Achtung baby : an American mom on the German art of raising self-reliant children / Sara Zaske.Material type: TextLanguage: English Original language: German Publisher: New York : Picador, 2018Copyright date: �2017Edition: First editionDescription: ix, 239 pages ; 25 cmContent type: text Media type: unmediated Carrier type: volumeISBN: 9781250160171; 1250160170Subject(s): Parenting -- Germany | Parenting -- United States | Self-reliance in children | Parent and child | Parent and child | Parenting | Self-reliance in children | Germany | United States | FAMILY & RELATIONSHIPS / Parenting | SOCIAL SCIENCE / Sociology / Marriage & Family | Germany | United StatesDDC classification: 306.874 LOC classification: HQ755.8 | .Z37 2018
|Item type||Current library||Collection||Call number||Status||Date due||Barcode||Item holds|
|Four-week, one renewal||Butte Public Library STACKS||Nonfiction||306.874 ZAS (Browse shelf (Opens below))||Available||2089100146235|
"All German to English translations were done by the author"--Title page verso.
"When Sara Zaske moved from Oregon to Berlin with her husband and toddler, she knew the transition would be challenging, especially when she became pregnant with her second child. She was surprised to discover that German parents give their children a great deal of freedom--much more than Americans. In Berlin, kids walk to school by themselves, ride the subway alone, cut food with sharp knives, and even play with fire. German parents did not share her fears, and their children were thriving. Was she doing the opposite of what she intended, which was to raise capable children? Why was parenting culture so different in the States? Through her own family's often funny experiences as well as interviews with other parents, teachers, and experts, Zaske shares the many unexpected parenting lessons she learned from living in Germany. Achtung Baby reveals that today's Germans know something that American parents don't (or have perhaps forgotten) about raising kids with 'selbstandigkeit' (self-reliance), and provides practical examples American parents can use to give their own children the freedom they need to grow into responsible, independent adults." -- Amazon.com.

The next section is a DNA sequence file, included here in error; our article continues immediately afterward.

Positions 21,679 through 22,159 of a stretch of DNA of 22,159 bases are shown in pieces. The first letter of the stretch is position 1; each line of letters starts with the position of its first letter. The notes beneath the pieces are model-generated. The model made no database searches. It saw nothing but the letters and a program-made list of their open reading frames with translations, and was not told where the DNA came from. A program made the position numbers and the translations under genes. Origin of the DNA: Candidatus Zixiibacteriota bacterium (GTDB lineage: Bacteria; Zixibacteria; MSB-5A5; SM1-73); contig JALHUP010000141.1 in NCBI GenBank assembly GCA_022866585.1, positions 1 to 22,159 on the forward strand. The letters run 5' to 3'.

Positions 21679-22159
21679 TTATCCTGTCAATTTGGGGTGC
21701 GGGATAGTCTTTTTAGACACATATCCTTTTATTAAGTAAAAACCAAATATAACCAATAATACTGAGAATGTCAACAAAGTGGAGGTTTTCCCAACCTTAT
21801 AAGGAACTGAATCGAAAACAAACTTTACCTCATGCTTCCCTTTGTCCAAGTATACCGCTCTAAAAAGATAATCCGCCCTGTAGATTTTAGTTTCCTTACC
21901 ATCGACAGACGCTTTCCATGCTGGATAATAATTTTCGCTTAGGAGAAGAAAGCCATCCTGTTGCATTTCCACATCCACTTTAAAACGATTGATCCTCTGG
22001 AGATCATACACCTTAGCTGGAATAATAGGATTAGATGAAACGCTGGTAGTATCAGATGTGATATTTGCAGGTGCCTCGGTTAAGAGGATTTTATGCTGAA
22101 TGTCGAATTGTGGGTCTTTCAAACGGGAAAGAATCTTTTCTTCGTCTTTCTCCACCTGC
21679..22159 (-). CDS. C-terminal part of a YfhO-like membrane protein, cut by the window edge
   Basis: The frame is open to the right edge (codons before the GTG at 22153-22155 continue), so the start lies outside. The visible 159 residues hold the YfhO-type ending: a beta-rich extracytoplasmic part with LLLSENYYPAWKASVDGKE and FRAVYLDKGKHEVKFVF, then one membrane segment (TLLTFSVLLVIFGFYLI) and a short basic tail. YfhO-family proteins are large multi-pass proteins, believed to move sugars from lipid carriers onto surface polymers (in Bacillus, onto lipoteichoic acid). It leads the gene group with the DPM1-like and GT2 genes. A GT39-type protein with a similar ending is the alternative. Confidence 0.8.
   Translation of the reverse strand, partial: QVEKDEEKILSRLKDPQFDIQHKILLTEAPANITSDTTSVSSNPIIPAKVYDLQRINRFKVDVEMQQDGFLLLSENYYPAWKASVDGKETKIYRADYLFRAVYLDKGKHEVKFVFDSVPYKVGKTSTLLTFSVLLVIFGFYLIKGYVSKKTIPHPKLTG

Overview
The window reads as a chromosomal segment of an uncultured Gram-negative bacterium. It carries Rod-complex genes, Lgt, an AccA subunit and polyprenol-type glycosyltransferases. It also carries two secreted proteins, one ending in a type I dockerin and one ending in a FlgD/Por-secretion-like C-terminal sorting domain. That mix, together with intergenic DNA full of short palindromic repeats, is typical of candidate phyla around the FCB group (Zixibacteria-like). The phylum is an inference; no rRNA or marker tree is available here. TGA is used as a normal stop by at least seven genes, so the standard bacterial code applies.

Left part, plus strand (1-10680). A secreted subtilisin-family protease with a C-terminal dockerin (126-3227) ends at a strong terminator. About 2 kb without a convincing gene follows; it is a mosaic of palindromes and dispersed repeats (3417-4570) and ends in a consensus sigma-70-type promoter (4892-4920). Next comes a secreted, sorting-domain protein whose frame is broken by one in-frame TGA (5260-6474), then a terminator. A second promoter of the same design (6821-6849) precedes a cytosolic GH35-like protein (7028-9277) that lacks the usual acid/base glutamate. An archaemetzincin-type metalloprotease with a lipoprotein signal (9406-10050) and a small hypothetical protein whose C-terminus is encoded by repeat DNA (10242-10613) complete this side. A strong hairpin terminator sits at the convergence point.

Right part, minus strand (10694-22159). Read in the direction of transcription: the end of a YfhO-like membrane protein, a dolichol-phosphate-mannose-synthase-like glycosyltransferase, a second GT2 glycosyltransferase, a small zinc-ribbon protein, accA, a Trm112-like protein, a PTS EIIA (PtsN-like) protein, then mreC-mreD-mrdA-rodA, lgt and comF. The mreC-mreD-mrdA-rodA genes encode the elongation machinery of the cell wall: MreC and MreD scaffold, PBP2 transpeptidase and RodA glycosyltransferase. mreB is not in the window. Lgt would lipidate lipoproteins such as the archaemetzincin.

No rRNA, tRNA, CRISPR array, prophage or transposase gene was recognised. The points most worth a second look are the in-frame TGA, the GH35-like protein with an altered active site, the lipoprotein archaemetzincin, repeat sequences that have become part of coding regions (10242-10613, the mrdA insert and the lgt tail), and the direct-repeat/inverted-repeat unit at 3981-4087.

Includes bibliographical references (pages 211-225) and index.
Introduction: Modern Germany. Beyond the stereotype ; A short historical update ; The culture of control ; Why German parenting matters -- 1. Leaving America. A cold arrival ; Everything in order -- 2. Berlin babies. Where midwives rule ; The American disadvantage ; A Berlin birth -- 3. Attachment problems. German parents and attachment theory ; Independent infants ; Mother knows best? -- 4. Small children, small worries (Kleine kinder, kleine sorgen). The kindergarten east-west legacy ; Early kita skills ; Quality of care ; Child-care benefits -- 5. The democratic kindergarten. Faster or better learning ; Children in charge ; Discipline ; Kita trips ; Teaching kita skills in the United States -- 6. Starting school. Play school ; Educational priorities ; Homework, food, and protest -- 7. No bad weather. America inside ; Germans and free nature ; Taking away the toys -- 8. The freedom to move. Why German children walk alone ; Freedom to play -- 9. Dangerous things. The art of fire ; Tools ; Adventure play ; Necessary dangers ; A celebration of fear -- 10. Tough subjects. Death ; Religion -- 11. Facing the past. The history of memory ; Historic crimes and responsibility -- 12. Big kids, big worries (Grosse kinder, grosse sorgen). The space to be young ; An extra-long adolescence ; The academic question ; Achieving adulthood -- 13. Coming back to America. Starting American school ; Fourth-grade blues ; Freedom for kids in the land of the free -- Epilogue German lessons. The rights of children ; Freedom of ideas.